The Chronicle of Higher Education:
Colleges Scramble After Trump’s Executive Order Bans Citizens of 7 Muslim Countries
The main message was one many institutions had been spreading well before Friday: Students and scholars, if you might be affected by such an executive order, don’t leave the country...
...An official with the Association of Public and Land-Grant Universities told The New York Times that the association knew of an undergraduate student in Iran who had been stopped from boarding a flight to the United States. It is estimated that more than 15,000 international students could be affected by the ban, roughly 12,000 from Iran alone....
...Chapman University on Friday sent an email to the campus urging people outside the United States who might be affected by the order to return “as soon as possible.” (According to the Times, people seeking to enter the United States on Friday night were already being stopped at airports, including refugees who were in the air when the order was signed.)***
A copy of the email sent out by Chapman University to its community: Note the use of the phrase "could become indefinite."
This article from Pro Publica offers more insight:
Trump Executive Order Could Block 500,000 Legal U.S. Residents From Returning to America From Trips
The order bans the “entry” of foreigners from those countries and specifically exempts from the ban those who hold certain diplomatic visas.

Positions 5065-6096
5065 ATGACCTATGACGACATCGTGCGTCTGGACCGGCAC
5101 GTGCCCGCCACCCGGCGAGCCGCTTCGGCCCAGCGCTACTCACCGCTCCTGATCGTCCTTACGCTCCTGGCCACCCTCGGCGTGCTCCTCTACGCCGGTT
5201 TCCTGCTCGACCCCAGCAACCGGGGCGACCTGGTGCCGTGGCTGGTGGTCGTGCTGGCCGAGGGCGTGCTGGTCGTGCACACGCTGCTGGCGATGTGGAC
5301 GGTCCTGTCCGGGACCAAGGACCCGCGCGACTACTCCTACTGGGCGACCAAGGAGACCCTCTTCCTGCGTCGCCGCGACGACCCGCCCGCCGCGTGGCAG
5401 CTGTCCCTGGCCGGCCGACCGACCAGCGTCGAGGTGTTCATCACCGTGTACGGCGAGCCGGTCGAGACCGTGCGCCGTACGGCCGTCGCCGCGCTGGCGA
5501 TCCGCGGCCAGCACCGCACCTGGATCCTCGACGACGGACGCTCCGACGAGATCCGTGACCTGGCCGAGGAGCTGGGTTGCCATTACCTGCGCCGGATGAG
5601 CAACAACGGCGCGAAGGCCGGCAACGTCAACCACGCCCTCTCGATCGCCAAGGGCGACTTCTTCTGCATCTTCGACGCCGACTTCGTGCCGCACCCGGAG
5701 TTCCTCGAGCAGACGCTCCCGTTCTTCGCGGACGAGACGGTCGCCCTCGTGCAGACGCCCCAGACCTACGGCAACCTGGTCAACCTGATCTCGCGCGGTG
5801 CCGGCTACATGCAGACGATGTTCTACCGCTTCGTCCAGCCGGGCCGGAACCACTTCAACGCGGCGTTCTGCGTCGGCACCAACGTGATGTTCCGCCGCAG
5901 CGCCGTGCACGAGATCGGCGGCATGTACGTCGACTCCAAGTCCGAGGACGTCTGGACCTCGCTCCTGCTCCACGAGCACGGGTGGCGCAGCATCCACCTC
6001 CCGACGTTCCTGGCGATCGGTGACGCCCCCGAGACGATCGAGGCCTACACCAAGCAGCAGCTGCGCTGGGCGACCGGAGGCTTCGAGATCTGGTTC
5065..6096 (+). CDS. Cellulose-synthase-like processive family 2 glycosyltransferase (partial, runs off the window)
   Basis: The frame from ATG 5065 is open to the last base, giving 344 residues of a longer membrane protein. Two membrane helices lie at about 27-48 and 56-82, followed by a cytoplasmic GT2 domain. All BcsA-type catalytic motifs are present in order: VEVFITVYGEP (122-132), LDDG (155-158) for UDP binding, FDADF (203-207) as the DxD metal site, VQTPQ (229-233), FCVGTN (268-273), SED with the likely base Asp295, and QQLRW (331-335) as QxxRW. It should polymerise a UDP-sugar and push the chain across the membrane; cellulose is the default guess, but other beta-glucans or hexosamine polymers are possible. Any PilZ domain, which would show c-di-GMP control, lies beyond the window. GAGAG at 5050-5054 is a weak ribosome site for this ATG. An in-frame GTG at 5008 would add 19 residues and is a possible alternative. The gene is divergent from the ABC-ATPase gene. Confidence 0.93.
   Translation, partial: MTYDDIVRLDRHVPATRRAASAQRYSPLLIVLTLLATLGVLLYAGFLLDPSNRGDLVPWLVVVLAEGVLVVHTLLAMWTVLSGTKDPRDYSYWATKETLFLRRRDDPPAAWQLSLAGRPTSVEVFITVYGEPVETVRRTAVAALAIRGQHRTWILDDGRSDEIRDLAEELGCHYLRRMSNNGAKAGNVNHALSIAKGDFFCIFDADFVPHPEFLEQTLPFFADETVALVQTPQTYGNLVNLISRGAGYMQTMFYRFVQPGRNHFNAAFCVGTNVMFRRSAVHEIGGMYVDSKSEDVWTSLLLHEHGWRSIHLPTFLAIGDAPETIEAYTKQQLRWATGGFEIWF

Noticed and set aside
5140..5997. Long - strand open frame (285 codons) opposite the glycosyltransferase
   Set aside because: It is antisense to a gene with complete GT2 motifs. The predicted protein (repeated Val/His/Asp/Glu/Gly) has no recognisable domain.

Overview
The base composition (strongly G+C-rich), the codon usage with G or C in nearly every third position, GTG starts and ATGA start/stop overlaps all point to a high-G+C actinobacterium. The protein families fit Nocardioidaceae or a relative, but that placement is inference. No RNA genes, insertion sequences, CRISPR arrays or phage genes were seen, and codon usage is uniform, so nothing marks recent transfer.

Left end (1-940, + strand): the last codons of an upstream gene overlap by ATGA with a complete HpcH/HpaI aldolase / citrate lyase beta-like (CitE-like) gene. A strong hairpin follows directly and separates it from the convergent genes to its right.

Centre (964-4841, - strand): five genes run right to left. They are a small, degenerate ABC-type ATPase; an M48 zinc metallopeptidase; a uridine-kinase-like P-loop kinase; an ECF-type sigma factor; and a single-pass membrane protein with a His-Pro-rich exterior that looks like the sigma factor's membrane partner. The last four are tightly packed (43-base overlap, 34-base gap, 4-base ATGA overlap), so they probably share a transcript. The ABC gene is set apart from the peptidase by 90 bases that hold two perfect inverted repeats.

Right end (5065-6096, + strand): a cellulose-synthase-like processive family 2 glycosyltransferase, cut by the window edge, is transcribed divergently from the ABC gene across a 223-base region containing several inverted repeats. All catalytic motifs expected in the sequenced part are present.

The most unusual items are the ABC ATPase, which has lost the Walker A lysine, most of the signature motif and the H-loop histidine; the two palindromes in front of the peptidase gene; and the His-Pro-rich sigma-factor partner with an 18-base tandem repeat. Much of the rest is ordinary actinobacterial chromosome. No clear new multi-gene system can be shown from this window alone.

Not included in the exemption, however, are those who hold long-term temporary visas — such as students or employees — who have the right to live in the United States for years at a time, as well as to travel abroad and back as they please....
...Citizens of Iran and Iraq far outnumber those from the other five countries among green card and visa holders. In the past 10 years, Iranian and Iraqi citizens have received over 250,000 green cards.
Iran also has the 11th most students in the U.S. among foreign nations, according to the Institute of International Education’s Open Doors report, which tracks the demographics of international students.
“We are inundated with calls and questions of how this is going to affect people,” said Jamal Abdi, policy director for the National Iranian American Council, an organization that advocates for better relations between Iranian and American people.*